Aspiring Garden Designer | current healthcare admin | ex-teacher

Gardening addictions

Gardening addictions

How does your garden grow? Full of spontaneous plant purchases?

Despite not having my own garden at the moment, I’m still dabbling with plants and produce in my poor parents’ outdoor space. They’re inundated with plant pots, and I’ve only gone and picked up even more recently. Oh, and a new plant…

The Knautia macedonica, brought over when I moved out of my grandparents’ home, are finally just about flowering. It’s been three years or so since they were transplanted and boy have they struggled. I really can’t explain it given they went on and on and self-seeded everywhere in Hillsborough. As you can see above, the red Crocosmia ‘Lucifer’ is going over, buffeted all onto the ground by the last week’s torrential downpours.

The Gunnera manicata is going from strength to strength after a slow and shaky start. It’s still nowhere near the height to block the gap down towards the neighbours, but it’s promising. Doubtless the interspersed sunshine and showers have gone a long way towards its development.

My olive tree, several years old now, is also going strong, and I feel looks a lot more appropriate in its larger terracotta pot. With the sun on it here, things are about as Mediterranean as they’re going to get in this little corner of Yorkshire… The Aeonium ‘Zwartkop’ specimens I purchased back at the RHS Chatsworth Flower Show are surviving, making a glowering statement at the base of the olive. I’m just happy they’re surviving so far – touch wood – as I’ve never grown them before. They’re a relatively new like of mine; I used to see them in a friend’s mum’s house, isolated in their own pots, and strongly disliked their naked, rough beige stems and dark heads. As gloomy foils amongst other vegetation, I’ve discovered a new appreciation for them.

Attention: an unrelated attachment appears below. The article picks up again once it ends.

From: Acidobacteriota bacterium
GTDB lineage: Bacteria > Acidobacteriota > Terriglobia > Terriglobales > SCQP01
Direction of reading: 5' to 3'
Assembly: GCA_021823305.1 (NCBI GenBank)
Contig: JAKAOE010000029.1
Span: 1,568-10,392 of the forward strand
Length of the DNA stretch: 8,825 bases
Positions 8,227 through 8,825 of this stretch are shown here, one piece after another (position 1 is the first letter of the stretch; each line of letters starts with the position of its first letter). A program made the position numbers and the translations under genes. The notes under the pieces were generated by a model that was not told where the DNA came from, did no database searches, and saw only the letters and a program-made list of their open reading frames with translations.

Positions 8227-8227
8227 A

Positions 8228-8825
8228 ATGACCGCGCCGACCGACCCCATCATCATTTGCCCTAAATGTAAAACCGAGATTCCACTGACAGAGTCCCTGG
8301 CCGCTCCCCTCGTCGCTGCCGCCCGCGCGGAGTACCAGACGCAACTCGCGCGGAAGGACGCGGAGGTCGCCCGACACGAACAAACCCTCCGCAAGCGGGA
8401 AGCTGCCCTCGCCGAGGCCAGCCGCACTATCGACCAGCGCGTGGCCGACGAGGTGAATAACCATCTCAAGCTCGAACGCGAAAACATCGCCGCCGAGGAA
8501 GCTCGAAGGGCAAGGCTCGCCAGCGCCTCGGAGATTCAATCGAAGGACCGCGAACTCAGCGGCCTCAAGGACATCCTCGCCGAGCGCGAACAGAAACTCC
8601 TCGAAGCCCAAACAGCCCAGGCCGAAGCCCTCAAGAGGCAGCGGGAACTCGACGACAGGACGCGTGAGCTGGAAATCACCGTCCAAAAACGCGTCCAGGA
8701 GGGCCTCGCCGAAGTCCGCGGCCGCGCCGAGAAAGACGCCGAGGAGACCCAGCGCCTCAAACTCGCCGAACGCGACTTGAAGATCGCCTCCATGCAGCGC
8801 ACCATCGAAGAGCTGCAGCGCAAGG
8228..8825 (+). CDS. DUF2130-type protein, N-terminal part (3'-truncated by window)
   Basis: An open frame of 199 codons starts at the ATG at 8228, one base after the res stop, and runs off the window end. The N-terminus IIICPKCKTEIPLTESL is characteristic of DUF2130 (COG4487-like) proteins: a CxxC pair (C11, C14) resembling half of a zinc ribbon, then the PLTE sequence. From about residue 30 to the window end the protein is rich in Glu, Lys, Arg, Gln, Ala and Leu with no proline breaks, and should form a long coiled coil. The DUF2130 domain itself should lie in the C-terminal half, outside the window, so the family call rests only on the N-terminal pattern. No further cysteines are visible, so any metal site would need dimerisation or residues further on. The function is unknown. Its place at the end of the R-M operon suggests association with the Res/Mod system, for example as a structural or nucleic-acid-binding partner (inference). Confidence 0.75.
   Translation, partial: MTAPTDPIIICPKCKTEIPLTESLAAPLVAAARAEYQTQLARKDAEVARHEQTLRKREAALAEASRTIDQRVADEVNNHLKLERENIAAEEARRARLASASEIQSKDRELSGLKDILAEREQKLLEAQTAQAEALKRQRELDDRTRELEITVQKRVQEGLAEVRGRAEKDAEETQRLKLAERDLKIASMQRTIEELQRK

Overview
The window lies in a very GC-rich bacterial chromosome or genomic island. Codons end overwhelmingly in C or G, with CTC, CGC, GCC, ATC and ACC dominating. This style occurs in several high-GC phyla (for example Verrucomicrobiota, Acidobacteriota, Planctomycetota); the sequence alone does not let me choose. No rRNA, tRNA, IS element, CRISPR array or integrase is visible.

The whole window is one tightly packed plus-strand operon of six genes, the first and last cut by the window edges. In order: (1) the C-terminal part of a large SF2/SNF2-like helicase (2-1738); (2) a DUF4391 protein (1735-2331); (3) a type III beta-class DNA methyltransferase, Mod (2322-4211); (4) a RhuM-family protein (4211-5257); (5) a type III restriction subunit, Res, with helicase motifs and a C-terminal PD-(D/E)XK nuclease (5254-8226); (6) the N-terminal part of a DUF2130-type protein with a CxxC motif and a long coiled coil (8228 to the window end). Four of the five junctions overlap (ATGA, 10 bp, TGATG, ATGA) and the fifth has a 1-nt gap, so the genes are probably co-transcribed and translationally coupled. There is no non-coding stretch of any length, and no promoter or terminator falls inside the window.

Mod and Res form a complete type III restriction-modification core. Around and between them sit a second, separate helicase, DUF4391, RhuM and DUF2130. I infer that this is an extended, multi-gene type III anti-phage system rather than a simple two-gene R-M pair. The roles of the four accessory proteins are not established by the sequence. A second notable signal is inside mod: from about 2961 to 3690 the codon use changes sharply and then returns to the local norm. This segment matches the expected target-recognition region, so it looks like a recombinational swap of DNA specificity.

Oh, you may also have spotted some stripped green stalks in the pot with the olive and aeoniums, looking very, very sorry for themselves. They’re what remains of my dahlias, ‘Karma Irene’, also bought at Chatsworth. The were fine for a couple of weeks, right up until the slugs and snails invaded out of nowhere. The molluscs have wreaked havoc in my mum and dad’s garden this summer. No dahlias, no salad leaves, no peas…

Unbeknown to my parents as yet, is that I was rather taken by this Hydrangea aborescens ‘Annabelle’, a captivating white-blooming variety with lime green foliage. It enjoys full sun or partial light, and as such I’ve planted it in a bare spot down by the hut at the bottom of the garden. It looks right at home there, in a more “woodlandy” environment.

The plant geek that I am, I could just go and sit and stare at the hydrangea, as happens with any other new specimen I plant out. I just wish I could have got more than one and dotted them about!

3 thoughts on “Gardening addictions”

  • Hi kevin i just had my garden done and needed advice on plants, I would have sought your advise if I’d know… next summer 🙂
    Shame about the lucifer, they are so pretty when in bloom.
    I have planted a star jasmine climber which is really struggling, my mum has one and has loads of beautiful white flowers, mine has non, I’m thinking maybe it’s because it needs time to settle in…
    Anyway loving the insights

    • Hi Sharon, thanks for taking an interest in my posts! You know where I am for any advice, I’ll try my best.
      As for the star jasmine, it could be a number of things.. They like lots of light, so ideally on an east, west or south-facing wall. Also make sure not to plant a climber right up against the wall or fence it’s to climb up; make sure its roots are about 30cm or more from the structure so they get plenty of water (walls and fences keep rain off). Otherwise, if you only planted it this year, it could just be settling in as you said 😊

      • Umm.. Maybe it’s be planted to close to fence.. I’ll measure when I get home!
        Thanks for the tips, really useful. 😀

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